The content of this website is intended for healthcare professionals only

Recession hits men’s mental health worst

Men’s mental health worsens more than women’s during recessions

Louise Prime

Thursday, 18 October 2012

The economic recession that began in 2008 has had a bigger impact on men’s mental health than it has had on women, research has shown. Authors of the study, published online today in BMJ Open, suggest that men might be more vulnerable than women to fears about job insecurity.

Researchers in Glasgow examined data from the national representative annual Health Survey for England for adults aged 25 to 64, between 1991 and 2010. Respondents to the survey answered questions about their employment status and educational attainment as well as the General Health Questionnaire-12 to assess levels of anxiety and depression. People who scored at least 4 in the GHQ-12 were classed as having ‘a high likelihood of poor mental health’.

Poor mental health was most common between 1991 and 1993, when the UK was in recession, then became steadily less common until 2004. After that it again started to become slowly more prevalent, and the rate started to rise sharply in 2008.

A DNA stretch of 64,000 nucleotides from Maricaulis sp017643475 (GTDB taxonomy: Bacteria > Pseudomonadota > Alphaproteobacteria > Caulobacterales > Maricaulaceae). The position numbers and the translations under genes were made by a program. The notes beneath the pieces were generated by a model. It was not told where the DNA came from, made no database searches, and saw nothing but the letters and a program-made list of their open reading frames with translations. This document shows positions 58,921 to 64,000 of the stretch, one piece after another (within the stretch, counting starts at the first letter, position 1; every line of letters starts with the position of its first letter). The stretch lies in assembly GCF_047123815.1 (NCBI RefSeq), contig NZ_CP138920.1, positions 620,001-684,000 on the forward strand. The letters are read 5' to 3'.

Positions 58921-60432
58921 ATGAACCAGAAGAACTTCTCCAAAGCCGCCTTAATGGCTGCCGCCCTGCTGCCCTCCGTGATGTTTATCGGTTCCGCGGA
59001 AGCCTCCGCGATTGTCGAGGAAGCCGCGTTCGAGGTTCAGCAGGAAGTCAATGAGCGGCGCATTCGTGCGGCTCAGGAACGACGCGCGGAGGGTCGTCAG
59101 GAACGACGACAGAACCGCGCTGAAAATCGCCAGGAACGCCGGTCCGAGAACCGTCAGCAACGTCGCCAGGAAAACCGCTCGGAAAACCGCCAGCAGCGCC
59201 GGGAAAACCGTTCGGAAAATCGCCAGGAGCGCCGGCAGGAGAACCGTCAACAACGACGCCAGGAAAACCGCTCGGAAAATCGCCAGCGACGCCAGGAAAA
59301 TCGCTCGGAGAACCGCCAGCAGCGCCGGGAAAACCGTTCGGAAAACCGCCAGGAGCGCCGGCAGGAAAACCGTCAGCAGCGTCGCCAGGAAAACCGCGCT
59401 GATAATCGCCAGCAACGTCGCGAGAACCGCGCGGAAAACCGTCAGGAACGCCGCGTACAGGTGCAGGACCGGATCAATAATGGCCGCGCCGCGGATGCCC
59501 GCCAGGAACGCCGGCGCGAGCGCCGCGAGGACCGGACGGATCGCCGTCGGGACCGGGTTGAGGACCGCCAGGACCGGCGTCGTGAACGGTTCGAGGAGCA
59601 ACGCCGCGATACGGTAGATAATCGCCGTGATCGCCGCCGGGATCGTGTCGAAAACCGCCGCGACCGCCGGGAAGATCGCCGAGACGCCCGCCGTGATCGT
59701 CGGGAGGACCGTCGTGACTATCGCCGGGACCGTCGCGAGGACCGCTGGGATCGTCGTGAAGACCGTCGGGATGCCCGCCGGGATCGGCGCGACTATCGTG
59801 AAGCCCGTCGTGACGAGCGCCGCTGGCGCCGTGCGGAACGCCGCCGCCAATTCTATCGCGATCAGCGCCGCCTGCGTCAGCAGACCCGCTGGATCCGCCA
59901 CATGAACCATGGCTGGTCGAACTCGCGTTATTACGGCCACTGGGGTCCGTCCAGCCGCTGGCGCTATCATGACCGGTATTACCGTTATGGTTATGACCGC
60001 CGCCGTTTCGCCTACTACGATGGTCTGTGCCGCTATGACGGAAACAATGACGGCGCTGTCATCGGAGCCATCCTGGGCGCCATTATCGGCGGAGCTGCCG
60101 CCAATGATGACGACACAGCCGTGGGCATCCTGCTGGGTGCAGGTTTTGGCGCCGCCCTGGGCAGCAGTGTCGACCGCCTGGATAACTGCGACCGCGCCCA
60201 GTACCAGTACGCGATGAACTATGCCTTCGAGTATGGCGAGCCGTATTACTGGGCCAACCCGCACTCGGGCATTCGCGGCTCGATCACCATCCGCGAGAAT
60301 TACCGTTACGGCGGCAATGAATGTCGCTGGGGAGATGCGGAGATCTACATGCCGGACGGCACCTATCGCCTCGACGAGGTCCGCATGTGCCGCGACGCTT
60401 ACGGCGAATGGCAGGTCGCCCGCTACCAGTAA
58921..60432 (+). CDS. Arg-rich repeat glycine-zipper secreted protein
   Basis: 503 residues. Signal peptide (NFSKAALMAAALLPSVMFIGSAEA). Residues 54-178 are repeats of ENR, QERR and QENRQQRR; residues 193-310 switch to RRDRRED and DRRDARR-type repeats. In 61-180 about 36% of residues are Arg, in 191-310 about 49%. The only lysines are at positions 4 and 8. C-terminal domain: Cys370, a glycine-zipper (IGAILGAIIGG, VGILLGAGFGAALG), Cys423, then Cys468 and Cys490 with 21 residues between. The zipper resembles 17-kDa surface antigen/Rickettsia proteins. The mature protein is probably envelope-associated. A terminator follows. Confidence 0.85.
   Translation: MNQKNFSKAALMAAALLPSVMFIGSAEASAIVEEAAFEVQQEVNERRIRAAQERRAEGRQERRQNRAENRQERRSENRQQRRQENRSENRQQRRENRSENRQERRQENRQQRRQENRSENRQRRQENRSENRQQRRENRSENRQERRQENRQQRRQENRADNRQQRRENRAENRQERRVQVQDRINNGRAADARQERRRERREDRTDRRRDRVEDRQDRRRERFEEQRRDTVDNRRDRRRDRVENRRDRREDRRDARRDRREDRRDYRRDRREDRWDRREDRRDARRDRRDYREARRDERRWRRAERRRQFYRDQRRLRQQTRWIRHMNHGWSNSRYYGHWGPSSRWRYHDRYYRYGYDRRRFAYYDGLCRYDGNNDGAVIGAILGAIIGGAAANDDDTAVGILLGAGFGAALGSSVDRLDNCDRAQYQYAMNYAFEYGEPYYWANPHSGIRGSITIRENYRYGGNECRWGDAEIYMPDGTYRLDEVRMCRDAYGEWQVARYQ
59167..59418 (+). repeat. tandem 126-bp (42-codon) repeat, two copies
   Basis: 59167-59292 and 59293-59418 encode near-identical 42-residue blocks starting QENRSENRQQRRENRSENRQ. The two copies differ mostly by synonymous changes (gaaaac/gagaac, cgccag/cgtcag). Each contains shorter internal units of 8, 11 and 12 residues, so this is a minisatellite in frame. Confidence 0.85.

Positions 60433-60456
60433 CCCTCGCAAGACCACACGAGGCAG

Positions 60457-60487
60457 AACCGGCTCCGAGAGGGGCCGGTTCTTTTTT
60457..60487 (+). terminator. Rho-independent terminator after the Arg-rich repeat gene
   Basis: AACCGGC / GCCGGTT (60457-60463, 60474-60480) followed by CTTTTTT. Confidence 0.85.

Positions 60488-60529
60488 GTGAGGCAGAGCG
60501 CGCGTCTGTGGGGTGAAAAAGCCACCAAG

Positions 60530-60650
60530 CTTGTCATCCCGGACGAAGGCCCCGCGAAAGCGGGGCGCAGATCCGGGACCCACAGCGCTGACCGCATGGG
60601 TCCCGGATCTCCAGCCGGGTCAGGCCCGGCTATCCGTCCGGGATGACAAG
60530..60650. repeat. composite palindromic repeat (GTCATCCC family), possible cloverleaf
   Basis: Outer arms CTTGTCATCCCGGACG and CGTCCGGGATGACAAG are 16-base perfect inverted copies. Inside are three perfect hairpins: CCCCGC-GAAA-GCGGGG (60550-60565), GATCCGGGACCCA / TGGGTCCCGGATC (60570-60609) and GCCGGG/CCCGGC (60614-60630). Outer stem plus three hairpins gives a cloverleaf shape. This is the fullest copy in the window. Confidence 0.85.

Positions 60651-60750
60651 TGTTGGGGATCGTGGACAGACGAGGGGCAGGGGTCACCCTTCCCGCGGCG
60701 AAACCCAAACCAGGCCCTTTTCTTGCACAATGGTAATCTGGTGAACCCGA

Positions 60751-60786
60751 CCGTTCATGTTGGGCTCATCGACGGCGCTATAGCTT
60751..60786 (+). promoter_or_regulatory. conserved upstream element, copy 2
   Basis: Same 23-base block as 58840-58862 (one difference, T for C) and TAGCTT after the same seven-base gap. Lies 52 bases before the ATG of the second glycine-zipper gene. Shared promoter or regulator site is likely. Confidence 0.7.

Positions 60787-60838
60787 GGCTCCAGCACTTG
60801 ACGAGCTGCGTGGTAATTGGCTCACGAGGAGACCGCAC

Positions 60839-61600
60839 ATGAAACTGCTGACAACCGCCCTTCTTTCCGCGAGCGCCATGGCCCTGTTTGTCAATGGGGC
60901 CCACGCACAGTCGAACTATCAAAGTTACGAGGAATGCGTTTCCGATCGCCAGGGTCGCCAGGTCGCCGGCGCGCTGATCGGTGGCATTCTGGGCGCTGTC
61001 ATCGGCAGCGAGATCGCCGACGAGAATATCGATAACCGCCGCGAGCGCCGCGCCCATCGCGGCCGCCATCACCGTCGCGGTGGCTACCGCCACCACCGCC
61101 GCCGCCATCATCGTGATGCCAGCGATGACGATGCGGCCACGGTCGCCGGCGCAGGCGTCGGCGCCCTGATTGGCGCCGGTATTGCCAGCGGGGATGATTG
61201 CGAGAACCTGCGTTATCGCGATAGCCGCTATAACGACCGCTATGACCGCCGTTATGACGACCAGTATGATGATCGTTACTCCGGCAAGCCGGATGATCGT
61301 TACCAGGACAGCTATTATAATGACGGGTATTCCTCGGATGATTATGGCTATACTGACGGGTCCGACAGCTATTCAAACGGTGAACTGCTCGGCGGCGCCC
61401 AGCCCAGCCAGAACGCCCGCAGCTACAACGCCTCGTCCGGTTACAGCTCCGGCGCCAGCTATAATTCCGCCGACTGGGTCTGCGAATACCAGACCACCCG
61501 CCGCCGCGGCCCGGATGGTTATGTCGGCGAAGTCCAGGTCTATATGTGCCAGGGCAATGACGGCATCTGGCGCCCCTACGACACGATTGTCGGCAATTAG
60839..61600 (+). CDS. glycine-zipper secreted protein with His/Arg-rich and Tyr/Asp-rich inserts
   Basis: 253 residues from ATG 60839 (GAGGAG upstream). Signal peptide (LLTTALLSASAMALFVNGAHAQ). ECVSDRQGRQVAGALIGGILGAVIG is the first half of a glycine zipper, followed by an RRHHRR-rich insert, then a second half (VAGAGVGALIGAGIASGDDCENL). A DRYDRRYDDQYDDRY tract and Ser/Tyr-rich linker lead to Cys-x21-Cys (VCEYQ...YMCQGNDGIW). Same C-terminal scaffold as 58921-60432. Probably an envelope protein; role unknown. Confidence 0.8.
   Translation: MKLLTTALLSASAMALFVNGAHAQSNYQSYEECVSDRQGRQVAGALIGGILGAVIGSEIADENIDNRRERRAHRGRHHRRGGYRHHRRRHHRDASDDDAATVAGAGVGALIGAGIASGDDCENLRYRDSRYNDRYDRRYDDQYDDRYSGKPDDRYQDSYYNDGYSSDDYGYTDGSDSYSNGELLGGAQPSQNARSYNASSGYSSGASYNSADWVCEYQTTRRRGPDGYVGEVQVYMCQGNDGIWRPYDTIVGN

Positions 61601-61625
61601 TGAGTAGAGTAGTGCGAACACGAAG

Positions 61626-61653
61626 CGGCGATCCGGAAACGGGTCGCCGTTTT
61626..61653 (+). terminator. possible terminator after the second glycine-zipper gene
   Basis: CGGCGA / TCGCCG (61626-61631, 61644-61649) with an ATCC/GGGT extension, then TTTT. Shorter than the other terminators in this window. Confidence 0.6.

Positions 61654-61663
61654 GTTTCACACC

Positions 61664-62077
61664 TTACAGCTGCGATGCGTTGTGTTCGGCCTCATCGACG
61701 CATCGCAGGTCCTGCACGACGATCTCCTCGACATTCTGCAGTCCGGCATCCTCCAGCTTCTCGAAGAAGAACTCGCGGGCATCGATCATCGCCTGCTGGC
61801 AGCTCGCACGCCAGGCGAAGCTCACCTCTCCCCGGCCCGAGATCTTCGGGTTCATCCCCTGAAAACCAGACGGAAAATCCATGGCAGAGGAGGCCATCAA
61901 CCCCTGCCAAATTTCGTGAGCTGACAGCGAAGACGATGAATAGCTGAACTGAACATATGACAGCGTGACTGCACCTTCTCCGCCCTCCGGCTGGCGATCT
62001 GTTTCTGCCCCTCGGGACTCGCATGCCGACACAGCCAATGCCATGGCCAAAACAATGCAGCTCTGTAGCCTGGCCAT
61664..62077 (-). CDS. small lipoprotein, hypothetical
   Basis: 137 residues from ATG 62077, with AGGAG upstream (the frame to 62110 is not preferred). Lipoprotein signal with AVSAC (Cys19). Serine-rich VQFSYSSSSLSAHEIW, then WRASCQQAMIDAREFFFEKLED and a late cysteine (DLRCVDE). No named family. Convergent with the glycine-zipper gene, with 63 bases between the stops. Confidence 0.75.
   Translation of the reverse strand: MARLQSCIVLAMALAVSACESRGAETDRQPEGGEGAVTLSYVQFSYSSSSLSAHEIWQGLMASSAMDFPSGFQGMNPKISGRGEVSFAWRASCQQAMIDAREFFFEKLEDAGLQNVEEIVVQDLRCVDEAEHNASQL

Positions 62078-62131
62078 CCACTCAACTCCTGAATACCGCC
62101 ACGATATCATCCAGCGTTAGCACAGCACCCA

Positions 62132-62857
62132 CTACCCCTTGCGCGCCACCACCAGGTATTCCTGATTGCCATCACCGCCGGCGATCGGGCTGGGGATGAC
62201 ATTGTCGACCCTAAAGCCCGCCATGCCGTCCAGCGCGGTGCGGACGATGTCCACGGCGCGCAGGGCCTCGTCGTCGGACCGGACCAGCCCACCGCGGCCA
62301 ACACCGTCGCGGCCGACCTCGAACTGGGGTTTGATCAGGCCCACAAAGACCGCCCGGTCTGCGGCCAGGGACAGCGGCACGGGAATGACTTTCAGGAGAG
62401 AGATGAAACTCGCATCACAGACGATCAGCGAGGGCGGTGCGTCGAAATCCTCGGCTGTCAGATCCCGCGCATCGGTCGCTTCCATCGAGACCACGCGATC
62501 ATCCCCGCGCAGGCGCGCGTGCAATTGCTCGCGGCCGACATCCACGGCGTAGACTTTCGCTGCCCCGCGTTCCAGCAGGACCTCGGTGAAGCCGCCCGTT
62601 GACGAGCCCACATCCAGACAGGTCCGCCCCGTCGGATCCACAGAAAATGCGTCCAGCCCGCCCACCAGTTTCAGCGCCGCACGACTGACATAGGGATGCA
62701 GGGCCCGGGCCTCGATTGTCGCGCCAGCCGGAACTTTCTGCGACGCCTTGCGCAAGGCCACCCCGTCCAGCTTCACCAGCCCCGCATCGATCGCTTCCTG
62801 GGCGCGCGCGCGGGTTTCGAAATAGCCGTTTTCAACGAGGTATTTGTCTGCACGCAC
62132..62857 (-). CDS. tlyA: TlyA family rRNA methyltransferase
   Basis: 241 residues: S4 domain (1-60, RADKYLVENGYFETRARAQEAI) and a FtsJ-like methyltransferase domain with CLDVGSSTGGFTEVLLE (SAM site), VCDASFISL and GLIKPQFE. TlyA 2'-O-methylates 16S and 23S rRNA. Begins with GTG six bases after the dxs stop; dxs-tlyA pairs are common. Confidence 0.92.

Mental ill health affected 13.7% of respondents overall in 2008, 16.4% in 2009 and 15.5% in 2010.

Although generally more women than men reported poor mental health over the whole period studied, the deterioration in men’s mental health during both periods of economic downturn was more marked than that in women. The prevalence of mental ill health rose in men from 12.3% in 1991 to 14.5% in 1992. It rose again in men from 11.3% in 2008 to 16.6% in 2009, when it barely changed in women (from 16% to 16.2%).

The authors found that neither overall declining levels of mental health during the recessions, nor gender differences, could be explained by taking account of unemployment, falling income or differences in educational attainment. They propose that instead, worries about potential job loss could be to blame for rises in mental illness during recession – as found in previous research – and that this might affect men’s mental health more than women’s.

They conclude: “One potential explanation for our results would be that job insecurity during the current recession is responsible for the deterioration in mental health, with men’s psychological health remaining more affected by economic fluctuations despite greater female labour market participation.”

Registered in England and Wales. Reg No. 2530185. c/o Wilmington plc, 5th Floor, 10 Whitechapel High Street, London E1 8QS. Reg No. 30158470